Date of Award

1-1-2012

Document Type

Campus Access Thesis

Department

Biomedical Science

First Advisor

Edie Goldsmith

Abstract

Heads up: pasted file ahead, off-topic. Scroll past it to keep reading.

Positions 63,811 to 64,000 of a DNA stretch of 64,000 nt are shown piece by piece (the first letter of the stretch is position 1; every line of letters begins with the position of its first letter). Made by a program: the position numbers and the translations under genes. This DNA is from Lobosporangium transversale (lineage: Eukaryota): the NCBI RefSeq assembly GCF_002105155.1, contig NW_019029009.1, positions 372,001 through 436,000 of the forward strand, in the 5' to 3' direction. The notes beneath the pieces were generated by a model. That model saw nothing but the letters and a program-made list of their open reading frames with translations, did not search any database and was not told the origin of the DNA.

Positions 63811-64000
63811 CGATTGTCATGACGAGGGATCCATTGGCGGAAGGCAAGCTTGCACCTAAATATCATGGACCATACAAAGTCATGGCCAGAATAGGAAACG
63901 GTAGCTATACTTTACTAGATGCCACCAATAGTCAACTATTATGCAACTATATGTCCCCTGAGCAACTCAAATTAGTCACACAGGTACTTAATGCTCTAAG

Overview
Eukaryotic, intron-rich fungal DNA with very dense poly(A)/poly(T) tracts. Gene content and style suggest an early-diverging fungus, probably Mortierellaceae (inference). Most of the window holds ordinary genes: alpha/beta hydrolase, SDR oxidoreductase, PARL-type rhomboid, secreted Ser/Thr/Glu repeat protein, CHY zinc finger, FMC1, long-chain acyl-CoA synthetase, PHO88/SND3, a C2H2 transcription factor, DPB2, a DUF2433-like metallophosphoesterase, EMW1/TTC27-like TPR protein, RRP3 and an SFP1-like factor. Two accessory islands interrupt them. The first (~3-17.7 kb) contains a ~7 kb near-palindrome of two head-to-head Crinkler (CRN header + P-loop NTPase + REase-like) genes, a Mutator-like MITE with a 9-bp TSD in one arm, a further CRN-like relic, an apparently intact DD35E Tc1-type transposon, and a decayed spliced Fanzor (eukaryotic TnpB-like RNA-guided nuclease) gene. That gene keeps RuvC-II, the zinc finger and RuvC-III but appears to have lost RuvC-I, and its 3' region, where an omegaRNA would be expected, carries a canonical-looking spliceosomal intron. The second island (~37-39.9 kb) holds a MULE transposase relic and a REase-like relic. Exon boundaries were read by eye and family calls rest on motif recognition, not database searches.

Mechanical stimuli have been found to influence tumor cell proliferation and metastasis with increased stiffening of the extracellular matrix being a hallmark of tumorigenesis. This thesis examines the role of the extracellular environment surrounding tumors, the tumor stroma, and investigates what effects the components within the stroma have on tumorigenesis. In addition, which components of the extracellular matrix contribute to that stiffening and how those components contribute to tumorigenesis will also be discussed. The cancer-associated fibroblast and the tumor-associated macrophage intimately influence the homeostasis between the tumor and extracellular matrix and can affect the survival and proliferation of tumor cells. This review will address how mechanical alterations in the reactive stroma contribute to tumorigenesis through their effects on cancer-associated fibroblasts. These cells sense and respond to mechanical changes in the extracellular environment as tumorigenesis occurs, and how they respond can affect tumor development.

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